Resurrection Songs’ Top Ten of 2013

So, when I started off this blog the intention was to literally to write about what I was listening to.  At some point, though, that became a bit of a challenge.  I guess it was always somewhat ambitious given how much I listen to in a day.  Especially when I was listening to one album over and over.  Naturally I stopped writing about what I was listening to … until recently, that is.

Anyhoo, 2013 has been a pretty smashin’ year in terms of music.  I’ve rediscovered some old favourites, went from being a huge supporter of the physical format to being an absolute enthusiast of vinyl.  There’s also been new records from some of my absolute favourite artists – some truly remarkable records, too.

… and being a sucker for lists, here’s what I consider to be the best new albums of 2013.

1. Mark Lanegan & Duke Garwood – Black Pudding
Black PuddingI can’t get away from this one, though it was ran close (real close) by the number 2.  The long awaited Lanegan / Garwood collaboration is as stark, haunting and utterly remarkable as Lanegan’s finest pre-Mark Lanegan Band releases (that’ll be Whiskey for the Holy Ghost, Scraps at Midnight and Field Songs).  It’s tremendous.

2. Danny & The Champions of the World – Stay True
stay trueDanny Wilson’s finest moment, this.  He and The Champs deliver something quite wonderful, with (Never Stop Building) That Old Space Rocket the track of the year. Timeless.  With notes of Blood on the Tracks-era Dylan, Sam Cooke and Springsteen.  Along with my number one album this year, Stay True has been a constant on the record player since I picked it up in November.  It’ll be a favourite for a number of years, too.

3. Richard Buckner – Surrounded
surroundedA really rather awesome release from Mr. Buckner and somewhat more organic sounding that Our Blood (despite the use of some new toys on here, too).  The songs are unbelievably good – Mood being one of the best in his catalogue – and firmly places this one alongside 2006’s Meadow.  That said, someone recently pointed out that they’d have loved to have heard the songs fleshed out with a band in tow.  I expect that would have elevated this to first place!

4. Queens of the Stone Age – … Like Clockwork
like clockThe return of Homme & Co.  I was a bit of a champion of Era Vulgaris, but this is a true return to form.  I’ve often called Songs for the Deaf a bit of an anomaly when it comes to assessing the QotSA catalogue, but this one kicks off where that release left off – a perfect blend of the dust and power of that one and the robot rock of the first two releases.  Hurrah!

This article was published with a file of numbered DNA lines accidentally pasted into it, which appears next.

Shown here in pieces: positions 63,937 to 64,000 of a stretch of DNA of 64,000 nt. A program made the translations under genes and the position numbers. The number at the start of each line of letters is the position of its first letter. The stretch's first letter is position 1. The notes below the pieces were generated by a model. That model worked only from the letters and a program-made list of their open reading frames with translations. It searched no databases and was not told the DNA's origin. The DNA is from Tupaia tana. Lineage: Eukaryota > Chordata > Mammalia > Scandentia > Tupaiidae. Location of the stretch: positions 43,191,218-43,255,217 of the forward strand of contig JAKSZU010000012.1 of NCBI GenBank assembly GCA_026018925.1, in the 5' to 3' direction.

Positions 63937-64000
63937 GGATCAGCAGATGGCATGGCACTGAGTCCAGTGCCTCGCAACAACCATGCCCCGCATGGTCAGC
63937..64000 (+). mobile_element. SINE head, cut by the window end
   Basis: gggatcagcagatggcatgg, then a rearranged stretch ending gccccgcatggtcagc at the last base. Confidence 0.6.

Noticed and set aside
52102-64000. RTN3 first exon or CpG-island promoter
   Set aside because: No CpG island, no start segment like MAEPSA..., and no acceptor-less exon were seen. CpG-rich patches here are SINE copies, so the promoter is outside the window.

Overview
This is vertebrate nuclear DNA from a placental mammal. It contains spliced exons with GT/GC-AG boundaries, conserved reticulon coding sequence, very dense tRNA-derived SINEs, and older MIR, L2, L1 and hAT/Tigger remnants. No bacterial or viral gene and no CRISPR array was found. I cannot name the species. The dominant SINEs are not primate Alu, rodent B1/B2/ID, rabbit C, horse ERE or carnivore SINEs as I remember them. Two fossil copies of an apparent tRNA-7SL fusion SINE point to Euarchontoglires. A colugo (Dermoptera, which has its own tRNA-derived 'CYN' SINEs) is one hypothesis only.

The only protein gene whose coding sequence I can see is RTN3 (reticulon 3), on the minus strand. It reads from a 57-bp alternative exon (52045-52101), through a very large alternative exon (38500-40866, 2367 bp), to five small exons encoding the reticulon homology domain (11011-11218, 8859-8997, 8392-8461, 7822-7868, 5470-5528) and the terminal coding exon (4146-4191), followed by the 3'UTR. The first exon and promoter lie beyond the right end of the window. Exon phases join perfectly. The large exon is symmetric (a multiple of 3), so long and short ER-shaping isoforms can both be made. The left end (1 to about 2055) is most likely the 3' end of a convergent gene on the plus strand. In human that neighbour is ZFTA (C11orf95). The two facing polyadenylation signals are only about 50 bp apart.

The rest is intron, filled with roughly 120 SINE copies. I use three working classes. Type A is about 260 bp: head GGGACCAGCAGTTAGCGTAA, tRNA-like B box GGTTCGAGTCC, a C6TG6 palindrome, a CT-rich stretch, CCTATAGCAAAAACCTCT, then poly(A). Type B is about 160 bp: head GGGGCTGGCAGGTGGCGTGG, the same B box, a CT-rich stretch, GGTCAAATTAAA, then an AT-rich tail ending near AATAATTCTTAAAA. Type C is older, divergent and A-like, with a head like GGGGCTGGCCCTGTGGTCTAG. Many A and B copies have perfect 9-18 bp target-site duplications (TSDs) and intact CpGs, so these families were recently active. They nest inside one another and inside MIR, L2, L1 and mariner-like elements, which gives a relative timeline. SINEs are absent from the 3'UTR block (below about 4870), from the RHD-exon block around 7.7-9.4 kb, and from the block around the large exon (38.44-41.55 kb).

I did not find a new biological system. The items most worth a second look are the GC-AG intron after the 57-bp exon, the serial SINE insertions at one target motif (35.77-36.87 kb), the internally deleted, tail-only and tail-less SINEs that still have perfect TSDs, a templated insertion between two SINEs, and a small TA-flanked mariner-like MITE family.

5. Craig Hughes – Losers and Bastards
losersThere’s no ignoring this one – Hughes hits us with his finest release yet … all diverse n’ shit, like a wonderful musical pic ‘n’ mix with his signature slide, acoustified and electrified, foot stomping, some flamenco, and some boom-chicka-boom.  Oh, and the best salute to ZZ Top you’re likely to hear in Dressed in Rags.


6. Jason Isbell – Southeastern
southeasternAlthough I was never the biggest fan of Drive-By Truckers, I was a big fan of Here We Rest and expected another fine release from Jason Isbell.  However, what I didn’t expect was a collection of songs like this.  The man Isbell went and turned it up a notch with this one, creating a record that rivals old bandmate Patterson Hood’s 2012 release Heat Lightning Rumbles In The Distance in terms of song craft.  Current favourite is Elephant.  You’ll hear why.  Excellent stuff.

7. Mark Lanegan – Imitations
imitationsIt’ll be no surprise to many that Lanegan’s Imitations features in my top 10.  This is Lanegan’s second covers record, and while it may not be as inspiring or quite as consistent a collection as 1999’s I’ll Take Care of You, it’s nice to hear Lanegan in this setting; with lush arrangements and no doubt with pipe in hand.  There’s a couple of non-essential tracks here (a rather lifeless reading of Mack the Knife and the compressed and out of place Elégie Funèbre), but it’s a pretty splendid companion to I’ll Take Care of You all the same.

8. Stephen Simmons – Hearsay
hearsayRecommended by Meester Mainy over at It’s a XXXX Thing, Stephen Simmons has been one of my favourite artists this year.  He’s got quite the catalogue, and I’ve only scratched the surface.  It just so happens that his latest album, Hearsay, is one of those I picked up (how could I not when there’s a track titled The Boobie Bungalow Gentlemen’s Club).  Turns out it’s a wonderful, witty, charming and understated record full o’ great songs.  Emily’s Eyes is a beauty, too.  An incredible song.

9. Neko Case – The Worse Things Get, The Harder I Fight, The Harder I Fight, The More I Love You
the worseIt’s not quite as lengthy as Fiona Apple’s incredulous When the Pawn … , but the title is wordy and one that caught my imagination right away.  For all it’s wonder, I didn’t fall in love with 2009’s Middle Cyclone, but this!  This! This is Neko Case at her finest.  Twisted melodies, beautifully crafted and heartbreaking.  And slightly weird.


10. The National – Trouble Will Find Me
PrintThe National are a strange one.  They’ve often occupied the same space as The Walkmen, but with a more accessible and, I dare say, infectious sound.  Trouble Will Find Me sees them shake off that pedestrian thing they had going on with High Violet and find that spark that made Sad Songs for Dirty Lovers, Alligator and The Boxer so utterly compelling.  Better still, it looks and sounds like The bloody National.



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